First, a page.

Supersize your children’s ministry service projects with these 8 awesome ways to serve your church, families, and community!
Our goal might be to raise up kids with servants’ hearts. But with the time and resources we have on hand, it’s not always easy to fit kid-shaped service into our ministry efforts. Is that because we feel like every service project must be “XXL”? The truth is, Jesus loves and honors service of every size. As we model aid and encouragement in our ministries, kids learn that service is a way of life, not necessarily just a single event. Here are eight service ideas in every size that show kids a variety of ways they can serve the people in their lives.
1. Service to Church Leaders
Church leaders’ lives are defined by service. So let’s help our kids do two things: be more aware of how much those leaders actually serve them—and practice giving back through service.
Small: Simple Weekly Charge Most leaders will tell you that they hear more complaints than appreciation, so get your kids in the habit of showing appreciation by giving them one simple charge weekly. For example, have them find a leader to give a high-five, smile, or thank-you to. Simple gestures say a lot. Highlight different leaders in your church each week, but encourage children to show appreciation to any leader of their choice. Highlighting various leaders’ service to kids will make kids more aware of people who serve them. Letting kids choose which leaders to thank encourages authenticity. Before you share the weekly charge, read aloud 1 Thessalonians 5:12-13, and give kids time to pray about who to approach that week. Sometimes just the effort to show appreciation is an act of service.
Large: Picnic for My Pastor Ronald McDonald House Charities has an excellent model for serving families in need. Groups can go into Ronald McDonald Houses and prepare a meal for families who are staying there due to a child’s long-term illness. And once the meal is prepared, groups have an opportunity to eat with the families. This model could easily be translated to a kid-friendly way of honoring your pastors and their families.
After the Sunday morning services, why not prepare a picnic for your pastors and their families?
Ahead of time, you’ll have kids do all the prep work to serve. Before you start, help kids understand why they’re serving by reading aloud Mark 10:45. Ask: • What are some ways our pastors serve us? • What are some reasons we want to serve our pastors, too?
After you complete your discussion, make sure kids wash their hands and use gloves. Kids can work in an assembly line to make sandwiches, adding side dishes of fresh fruit and veggies, chips, and cookies.
As soon as kids have served the pastors and their families, have kids join them. This will be a special and intimate time for your kids to get to know their pastors and their pastors’ families.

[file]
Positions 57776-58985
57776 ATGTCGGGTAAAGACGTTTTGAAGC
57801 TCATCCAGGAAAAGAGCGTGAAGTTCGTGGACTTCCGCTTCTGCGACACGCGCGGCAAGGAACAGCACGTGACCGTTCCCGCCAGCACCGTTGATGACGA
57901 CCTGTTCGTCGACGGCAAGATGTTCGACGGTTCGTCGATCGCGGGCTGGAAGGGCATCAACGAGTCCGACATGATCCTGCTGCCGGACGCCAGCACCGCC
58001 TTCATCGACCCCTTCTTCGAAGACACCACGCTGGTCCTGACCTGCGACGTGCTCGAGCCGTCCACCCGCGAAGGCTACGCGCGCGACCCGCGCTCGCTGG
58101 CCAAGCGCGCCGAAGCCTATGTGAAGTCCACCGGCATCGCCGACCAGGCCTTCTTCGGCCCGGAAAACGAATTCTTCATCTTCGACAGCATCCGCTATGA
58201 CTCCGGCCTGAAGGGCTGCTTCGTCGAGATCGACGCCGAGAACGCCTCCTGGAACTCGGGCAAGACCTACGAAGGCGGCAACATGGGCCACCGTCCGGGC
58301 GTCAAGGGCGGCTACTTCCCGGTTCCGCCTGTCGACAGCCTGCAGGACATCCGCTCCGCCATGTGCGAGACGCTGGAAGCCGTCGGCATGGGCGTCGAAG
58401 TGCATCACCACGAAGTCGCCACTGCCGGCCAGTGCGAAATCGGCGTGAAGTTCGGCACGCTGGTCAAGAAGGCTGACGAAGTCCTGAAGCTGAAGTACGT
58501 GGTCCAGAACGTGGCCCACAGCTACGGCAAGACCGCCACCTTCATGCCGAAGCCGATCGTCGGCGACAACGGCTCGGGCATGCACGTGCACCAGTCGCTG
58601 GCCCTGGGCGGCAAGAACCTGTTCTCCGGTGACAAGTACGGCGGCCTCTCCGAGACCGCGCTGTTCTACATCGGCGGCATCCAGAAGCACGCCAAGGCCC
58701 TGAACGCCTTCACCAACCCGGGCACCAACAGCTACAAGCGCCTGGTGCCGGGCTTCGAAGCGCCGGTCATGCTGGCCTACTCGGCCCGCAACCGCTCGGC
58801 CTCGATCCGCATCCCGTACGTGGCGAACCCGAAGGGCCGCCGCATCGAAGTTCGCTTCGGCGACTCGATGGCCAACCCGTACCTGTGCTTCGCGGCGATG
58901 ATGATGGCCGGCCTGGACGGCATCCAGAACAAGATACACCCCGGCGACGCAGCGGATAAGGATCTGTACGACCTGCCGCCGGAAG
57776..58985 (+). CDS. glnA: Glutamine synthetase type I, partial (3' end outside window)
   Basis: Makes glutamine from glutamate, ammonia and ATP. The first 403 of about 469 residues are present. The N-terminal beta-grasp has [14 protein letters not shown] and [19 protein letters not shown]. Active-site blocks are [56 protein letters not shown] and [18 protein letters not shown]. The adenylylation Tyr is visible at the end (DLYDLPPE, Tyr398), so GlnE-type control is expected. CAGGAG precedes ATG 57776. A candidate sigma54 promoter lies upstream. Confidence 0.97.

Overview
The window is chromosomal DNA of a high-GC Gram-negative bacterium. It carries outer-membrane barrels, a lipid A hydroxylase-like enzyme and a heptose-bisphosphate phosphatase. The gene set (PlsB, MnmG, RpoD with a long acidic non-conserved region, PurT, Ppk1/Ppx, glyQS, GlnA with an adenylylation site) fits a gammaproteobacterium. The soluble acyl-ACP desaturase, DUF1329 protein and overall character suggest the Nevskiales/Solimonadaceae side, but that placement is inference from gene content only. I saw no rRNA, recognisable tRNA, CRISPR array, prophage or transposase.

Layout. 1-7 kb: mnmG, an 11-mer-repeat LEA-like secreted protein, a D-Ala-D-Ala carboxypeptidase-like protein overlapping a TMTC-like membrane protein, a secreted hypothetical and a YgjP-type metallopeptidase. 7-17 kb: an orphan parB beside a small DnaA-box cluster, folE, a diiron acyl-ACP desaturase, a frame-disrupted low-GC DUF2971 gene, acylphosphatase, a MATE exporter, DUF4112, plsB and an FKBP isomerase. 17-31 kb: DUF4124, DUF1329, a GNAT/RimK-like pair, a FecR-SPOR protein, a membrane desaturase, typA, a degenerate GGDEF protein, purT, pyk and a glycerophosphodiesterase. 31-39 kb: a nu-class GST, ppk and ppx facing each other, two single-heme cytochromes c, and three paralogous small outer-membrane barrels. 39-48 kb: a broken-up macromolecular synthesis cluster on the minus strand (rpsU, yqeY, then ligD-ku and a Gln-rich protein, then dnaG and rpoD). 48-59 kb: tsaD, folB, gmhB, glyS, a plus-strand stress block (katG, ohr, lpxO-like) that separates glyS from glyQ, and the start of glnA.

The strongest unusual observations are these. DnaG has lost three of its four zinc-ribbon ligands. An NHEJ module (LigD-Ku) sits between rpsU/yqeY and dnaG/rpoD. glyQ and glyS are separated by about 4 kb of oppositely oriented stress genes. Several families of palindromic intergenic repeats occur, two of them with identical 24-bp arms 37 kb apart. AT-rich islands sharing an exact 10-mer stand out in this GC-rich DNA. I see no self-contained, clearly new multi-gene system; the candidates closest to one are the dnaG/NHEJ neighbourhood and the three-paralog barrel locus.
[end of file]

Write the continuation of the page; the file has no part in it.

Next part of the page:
2. Service to People in Need
Some of your children may understand very well what it means to be in need, and others may not. Either way, we can cultivate compassion in kids when we help them learn about the real needs of those in our communities and around the world.
Small: Two Colorful Gifts in One Share with children how Tabitha was always doing kind things for others and helping the poor in Acts 9:36-39. Then explain to kids that they can do something kind and colorful for kids in need. Briefly help kids understand some reasons children might be in the local hospital, and invite kids to tell about kids they know who’ve been sick.
Invite each child to carefully color in the first page of a new coloring book and then write or dictate a short message to the child who’ll receive the entire coloring book. Pray together for the recipients of the coloring books, and then deliver them to your local hospital along with boxes of crayons.
Large: Ready Aid Have kids make care packages for people who are asking for help on street corners.
You’ll need: a Bible, index cards, pens, large plastic resealable bags, and items to include such as water bottles, combs, toothbrushes, toothpaste, small packs of gum, soft snack bars or packages of cracker sandwiches, deodorants, plastic bandages, packages of tissues, and antiseptic wipes
Read aloud Romans 12:13. Say: Today we’ll make care packages so we’re ready to help people at any time.
Invite kids to share about people in need they’ve seen, possibly people holding signs or verbally asking for help.
Have kids set up and use an assembly line to make at least three care packages per child. Give kids each three index cards, and have them write or draw encouraging messages to put in each bag. Send the bags home with families, explaining that they can keep them in their cars to give out as needed.